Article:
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Tag Archives: thick bar training

  • Polaroid of the Thick Bar with Weights Hanging by Shoelaces

    The Polaroid photo had a big thumb print in one corner. It had the weird rainbow-like oil slickbomb halo, but the dried blood really set it off. I finally had an image of the, “Chicken Killer.” This article is his short story, but also a great workout.

    I was going to title this article, “Making the Most of Your Thick Bar Training.” Like much of my writing, after starting with one idea another took hold, throttled me by the neck, did a Suplex, and after trying to fight it back, I relented and did a complete re-write. In this case, the offending concept was an old photo I remembered.

    Once in a great while, I’m given a story by a garage gym lifter that most people would write off as crazy. I know my neighbors put me in the “off-kilter” category and many of my customers get that moniker as well, but now I’m talking about a whole different level of nut case.

     

    Cleaning the Beast

    The photo showed “The Chicken Killer” doing a static hold with a thick piece of pipe, weights actually hanging by shoelaces. I’m guessing this was his sandy Texas backyard, with an old Trans Am parked behind him. He held the bar at his waist with a clean grip. I’m guessing it was 2” plumbing pipe, so the diameter would be 2 1/3 inches. I have no idea how much weight was hanging there, as it looked to have a mix of plates and a big gear. The pipe also had a dirty chunk of concrete cast around one end. I took equipment orders from “The Chicken Killer” about once a month. With each shipping quote I got a story. He got the thick bar grip work concept from me, as I had told him that Smitty trained Bill March with a 2” bar. The unbalanced details were his unique execution.

     

    The Bomb Tattoo

    As nutty as it sounds, he claimed to do cleans with that mess. Of course, that wasn’t without incident. One time he broke a shoelace, as he did a clean, the remaining items swinging wide. Catching the clean forward and wildly unbalanced, he partially tore his right biceps. He never went to the hospital. The accident was commemorated with a Wile E. Coyote-esqe bomb tattoo, lit fuse pointing to the lumped up muscle near the crook of his arm.

     

    Lessons & Good Workout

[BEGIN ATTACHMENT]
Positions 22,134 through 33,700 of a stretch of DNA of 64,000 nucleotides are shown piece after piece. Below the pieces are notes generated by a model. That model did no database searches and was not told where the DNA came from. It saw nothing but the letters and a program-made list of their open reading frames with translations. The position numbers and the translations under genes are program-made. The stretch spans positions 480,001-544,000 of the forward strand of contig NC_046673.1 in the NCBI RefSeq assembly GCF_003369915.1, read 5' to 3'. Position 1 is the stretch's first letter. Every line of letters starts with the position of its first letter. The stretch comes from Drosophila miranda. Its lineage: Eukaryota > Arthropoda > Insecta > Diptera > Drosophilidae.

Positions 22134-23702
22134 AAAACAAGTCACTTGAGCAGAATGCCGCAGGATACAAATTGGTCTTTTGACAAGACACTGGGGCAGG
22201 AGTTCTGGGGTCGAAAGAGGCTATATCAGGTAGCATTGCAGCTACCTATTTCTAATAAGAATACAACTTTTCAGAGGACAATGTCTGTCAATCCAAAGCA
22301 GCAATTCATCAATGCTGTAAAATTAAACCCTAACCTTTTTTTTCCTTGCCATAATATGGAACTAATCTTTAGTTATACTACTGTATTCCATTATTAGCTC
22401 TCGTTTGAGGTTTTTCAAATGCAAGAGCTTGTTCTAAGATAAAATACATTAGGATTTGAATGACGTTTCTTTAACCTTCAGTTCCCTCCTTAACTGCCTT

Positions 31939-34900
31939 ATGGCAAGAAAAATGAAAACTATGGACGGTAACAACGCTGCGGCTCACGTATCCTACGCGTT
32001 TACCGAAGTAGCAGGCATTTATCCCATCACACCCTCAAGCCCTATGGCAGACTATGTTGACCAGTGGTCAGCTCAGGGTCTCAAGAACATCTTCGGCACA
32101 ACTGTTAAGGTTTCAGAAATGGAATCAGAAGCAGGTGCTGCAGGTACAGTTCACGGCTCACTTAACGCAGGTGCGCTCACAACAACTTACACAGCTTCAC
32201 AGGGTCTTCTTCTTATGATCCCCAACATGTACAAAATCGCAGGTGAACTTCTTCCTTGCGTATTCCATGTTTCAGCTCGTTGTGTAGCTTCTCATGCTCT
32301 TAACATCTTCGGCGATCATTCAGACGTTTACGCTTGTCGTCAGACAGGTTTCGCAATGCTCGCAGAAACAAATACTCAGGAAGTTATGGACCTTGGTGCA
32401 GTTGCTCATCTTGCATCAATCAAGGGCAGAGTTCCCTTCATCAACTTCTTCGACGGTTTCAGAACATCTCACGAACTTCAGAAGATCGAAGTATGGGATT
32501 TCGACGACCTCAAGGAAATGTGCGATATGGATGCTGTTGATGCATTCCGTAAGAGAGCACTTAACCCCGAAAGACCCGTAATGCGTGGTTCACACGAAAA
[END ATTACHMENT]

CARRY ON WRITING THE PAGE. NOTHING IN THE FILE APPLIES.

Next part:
I know, you’re wondering how this fine individual got to be called “The Chicken Killer”. He always paid in cash, sent through the US Mail and wrapped tightly in brown grocery bag paper. The random bills were very dirty and would have bloody finger prints and a stray feather, or two, stuck to the mass. The guy never straight out admitted to betting on cock fights, as he was clearly paranoid. He certainly hinted at it and the physical evidence was such that York’s Bookkeeper made me count his money, never touching it herself.

    Thick bar cleans are great for grip strength and help in your regular bar cleans and snatches. Aside from the obvious grip strength gained, there’s an interesting forearm benefit. Olympic style weightlifters talk about keeping the bar close in the pull position, which is obvious in bar end tracking videos and sequence photos, the tighter the resulting pull loop, the less need for a jump backwards. I talk about this in the Power Clean Clinic video. Unless you have exceptionally large hands, you will automatically flex the forearms when doing any thick bar clean. You’re doing this to get the hand under the bar during the explosive pull, because you can’t hook your thumb. This also necessitates the use of rotating bars, either barbell or dumbbell, because the resulting rotation changes from a clean “flip” to a reverse curl. It’s that reverse curl which sometimes turns into the torn biceps that are seen in Strongman Contests.*

     

    THICK BAR WORKOUT

    Warm-up: Stretching mixed with light Indian Club Swinging

    Hang Clean & Power Jerk: 5 x 5 (Light & Fast)

    Rotating Thick Barbell (or 2 Rotating Thick Dumbbells)

    Power Clean: 5 x 3 Barbell Back Squat: 5 x 5

    (Use a Safety Squat Bar if you have ANY recurring Shoulder Issues)

    Trap Bar Dead Lift: 5 x 2 (Heavy)

    Hanging Knee Raises 2 x 20 (Use Iron Boots if you still have any remaining grip strength.)

     

    Masters Age Lifters Take Special Note

    Many lifters have a slight forward lean with thick bar work. Your center of gravity will be slightly forward, until you get used to it. If your shoulders can handle it, do Presses with your Thick Bar Power Cleans. Many Masters age lifters won’t want to do this. The Back Squats and Trap Bar Deadlifts will counteract some of the forward leaning compensation, while the Safety Squat Bar will be additional help the shoulders. The Hanging Knee Raises will decompress the spine and shoulders while providing some abdominal work.